WASHINGTON — On Friday, Free Press delivered a letter with more than 75,000 signatures to Attorney General Eric Holder, urging the Department of Justice to end the harassment and intimidation of journalists, specifically at U.S. borders.
The letter follows the six-hour detainment in September of WNYC producer Sarah Abdurrahman and her family at Niagara Falls, along with the repeated detainment of documentary filmmaker and journalist Laura Poitras. Many other incidents of this kind have been documented. And those who have avoided such intrusions, like the Guardian's Glenn Greenwald, who broke the story of the NSA's spying programs, fear similar repercussions for their reporting.
“As the nation’s chief law enforcement officer,” the Free Press letter states, “[Holder] must guarantee that the United States government will protect press freedom at all times and in all places.
“U.S. journalists who have exercised their First Amendment rights around the world should be welcomed home, not harassed and detained. As it did with its internal guidelines, the Department of Justice should move swiftly to clarify the rights of journalists and U.S. residents at our nation’s borders.”
(The full text of the letter follows below.)
This week, U.S. Rep. Alan Grayson sent a letter to Holder expressing similar concerns about journalist harassment and intimidation at U.S. borders, and the Committee to Protect Journalists released a groundbreaking report on the Obama administration's troubled relationship with the press. In Sept., actor, filmmaker and Freedom of the Press Foundation board member John Cusack was the first to ask Holder, in the Guardian, to protect press freedom and "guarantee the safe return and safe passage of journalists who have exercised their rights under the first amendment."
Free Press Journalism and Public Media Campaign Director Josh Stearns made the following statement:
“The United States faces a mounting press freedom crisis. Journalists must be able to report freely wherever the story takes them. It is unconscionable that American journalists are afraid to return home for fear of their own safety and the security of their work.
"Our government's leak investigations are chilling reporting and in some cases criminalizing basic newsgathering practices. The United States has a constitutional duty to protect freedom of the press and shouldn’t be in the business of harassment or intimidation.
"During this poorly covered government shutdown, and a time of momentous debate on domestic and international issues, we need a robust fourth estate to hold our leaders accountable and shine a light on our political system. Journalists must be truly free to do that work.”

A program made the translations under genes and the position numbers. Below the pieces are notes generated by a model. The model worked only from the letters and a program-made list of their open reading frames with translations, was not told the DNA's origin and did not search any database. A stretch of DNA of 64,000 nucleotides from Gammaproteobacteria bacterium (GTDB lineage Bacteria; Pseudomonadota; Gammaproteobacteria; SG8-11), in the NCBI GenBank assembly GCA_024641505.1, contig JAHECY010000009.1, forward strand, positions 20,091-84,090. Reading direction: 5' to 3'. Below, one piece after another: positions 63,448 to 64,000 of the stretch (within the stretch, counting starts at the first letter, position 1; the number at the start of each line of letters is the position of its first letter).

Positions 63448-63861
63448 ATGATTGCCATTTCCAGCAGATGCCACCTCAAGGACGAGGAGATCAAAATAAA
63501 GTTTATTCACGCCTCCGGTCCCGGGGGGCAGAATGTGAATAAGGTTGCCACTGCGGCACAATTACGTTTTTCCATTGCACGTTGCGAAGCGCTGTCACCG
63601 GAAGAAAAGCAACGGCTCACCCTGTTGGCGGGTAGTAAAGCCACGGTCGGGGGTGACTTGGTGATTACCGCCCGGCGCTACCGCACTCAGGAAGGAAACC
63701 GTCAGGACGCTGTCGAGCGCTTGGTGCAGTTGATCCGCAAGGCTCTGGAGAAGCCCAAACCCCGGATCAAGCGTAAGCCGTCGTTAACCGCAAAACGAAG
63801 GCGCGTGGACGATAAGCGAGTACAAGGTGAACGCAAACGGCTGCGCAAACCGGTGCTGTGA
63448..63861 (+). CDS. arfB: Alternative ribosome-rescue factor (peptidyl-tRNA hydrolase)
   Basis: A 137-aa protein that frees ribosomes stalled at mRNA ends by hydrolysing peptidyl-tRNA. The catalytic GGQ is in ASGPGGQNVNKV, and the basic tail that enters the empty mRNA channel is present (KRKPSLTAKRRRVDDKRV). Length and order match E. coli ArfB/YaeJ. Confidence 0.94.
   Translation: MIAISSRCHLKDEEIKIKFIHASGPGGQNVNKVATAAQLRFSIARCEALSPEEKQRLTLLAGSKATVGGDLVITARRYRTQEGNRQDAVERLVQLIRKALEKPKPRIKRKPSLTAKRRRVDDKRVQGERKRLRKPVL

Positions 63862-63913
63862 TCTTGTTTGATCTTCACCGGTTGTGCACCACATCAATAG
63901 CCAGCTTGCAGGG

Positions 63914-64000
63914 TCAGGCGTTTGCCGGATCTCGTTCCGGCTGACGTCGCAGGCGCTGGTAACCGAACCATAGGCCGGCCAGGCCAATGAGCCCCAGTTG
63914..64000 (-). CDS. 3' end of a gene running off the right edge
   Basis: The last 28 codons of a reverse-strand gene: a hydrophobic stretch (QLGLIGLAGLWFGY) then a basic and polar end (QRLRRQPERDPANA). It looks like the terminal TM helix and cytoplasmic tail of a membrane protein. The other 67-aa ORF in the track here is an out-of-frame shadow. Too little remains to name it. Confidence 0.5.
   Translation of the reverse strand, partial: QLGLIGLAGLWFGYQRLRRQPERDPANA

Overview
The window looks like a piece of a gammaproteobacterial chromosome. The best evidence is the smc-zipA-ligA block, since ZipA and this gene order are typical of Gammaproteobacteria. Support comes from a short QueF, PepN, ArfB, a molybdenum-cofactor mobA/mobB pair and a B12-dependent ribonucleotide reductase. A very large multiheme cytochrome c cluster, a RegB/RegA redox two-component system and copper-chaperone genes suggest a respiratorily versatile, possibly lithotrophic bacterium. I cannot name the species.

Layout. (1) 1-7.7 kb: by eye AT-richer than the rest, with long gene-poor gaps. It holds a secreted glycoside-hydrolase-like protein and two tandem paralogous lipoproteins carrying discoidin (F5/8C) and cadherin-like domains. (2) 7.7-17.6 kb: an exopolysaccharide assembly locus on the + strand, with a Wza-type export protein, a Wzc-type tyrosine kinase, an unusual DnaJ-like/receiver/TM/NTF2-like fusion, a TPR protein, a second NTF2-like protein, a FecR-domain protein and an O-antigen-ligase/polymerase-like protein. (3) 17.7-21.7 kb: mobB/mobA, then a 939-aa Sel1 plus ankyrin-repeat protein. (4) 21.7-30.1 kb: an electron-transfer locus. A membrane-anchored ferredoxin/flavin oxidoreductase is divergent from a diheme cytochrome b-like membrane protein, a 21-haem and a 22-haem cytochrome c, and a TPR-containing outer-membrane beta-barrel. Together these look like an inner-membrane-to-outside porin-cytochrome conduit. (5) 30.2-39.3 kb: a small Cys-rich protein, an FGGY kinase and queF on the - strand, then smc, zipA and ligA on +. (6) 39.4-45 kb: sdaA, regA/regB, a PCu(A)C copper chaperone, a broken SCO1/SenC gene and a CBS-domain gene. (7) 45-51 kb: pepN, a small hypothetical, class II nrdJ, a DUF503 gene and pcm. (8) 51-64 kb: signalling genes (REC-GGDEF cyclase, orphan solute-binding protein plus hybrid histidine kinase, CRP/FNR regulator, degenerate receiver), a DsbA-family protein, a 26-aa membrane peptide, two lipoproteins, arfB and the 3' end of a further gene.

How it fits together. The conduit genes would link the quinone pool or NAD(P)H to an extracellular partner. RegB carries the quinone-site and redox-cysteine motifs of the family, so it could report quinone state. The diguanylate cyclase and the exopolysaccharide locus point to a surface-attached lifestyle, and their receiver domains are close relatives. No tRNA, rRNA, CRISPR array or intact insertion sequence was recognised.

October 11, 2013
Attorney General Eric Holder
U.S. Department of Justice
950 Pennsylvania Ave.
Washington, D.C. 20530
Dear Mr. Holder:
I write to you today, along with tens of thousands of Free Press members, to call on you to protect freedom of the press and our freedom to travel without fear of unwarranted interference. This week the Committee to Protect Journalists released a groundbreaking report on the Obama administration's troubled relationship with the press. The report shows that while the Department of Justice has taken some steps toward protecting the newsgathering process, there is still much work to be done.
Today we are delivering 77,996 petition signatures calling on you and the Obama administration to end the harassment and intimidation of journalists.
We’re particularly concerned about recent actions by United States Customs and Border Protection (CBP) that have raised serious questions about press freedom and individual rights at U.S. borders.
Last month, CBP detained WNYC producer Sarah Abdurrahman and her friends and family for six hours at Niagara Falls. CBP has detained and searched documentary filmmaker and journalist Laura Poitras more than 40 times while she’s tried to enter the U.S. And both Poitras and Guardian journalist Glenn Greenwald, U.S. citizens who have led the reporting on recent NSA revelations, worry that their safety and security would be compromised if they returned to the U.S.
As the nation’s chief law enforcement officer, you must guarantee that the United States government will protect press freedom at all times and in all places.
U.S. journalists who have exercised their First Amendment rights around the world should be welcomed home, not harassed and detained. As it did with its internal guidelines, the Department of Justice should move swiftly to clarify the rights of journalists and U.S. residents at our nation’s borders.
Journalism and Public Media Campaign Director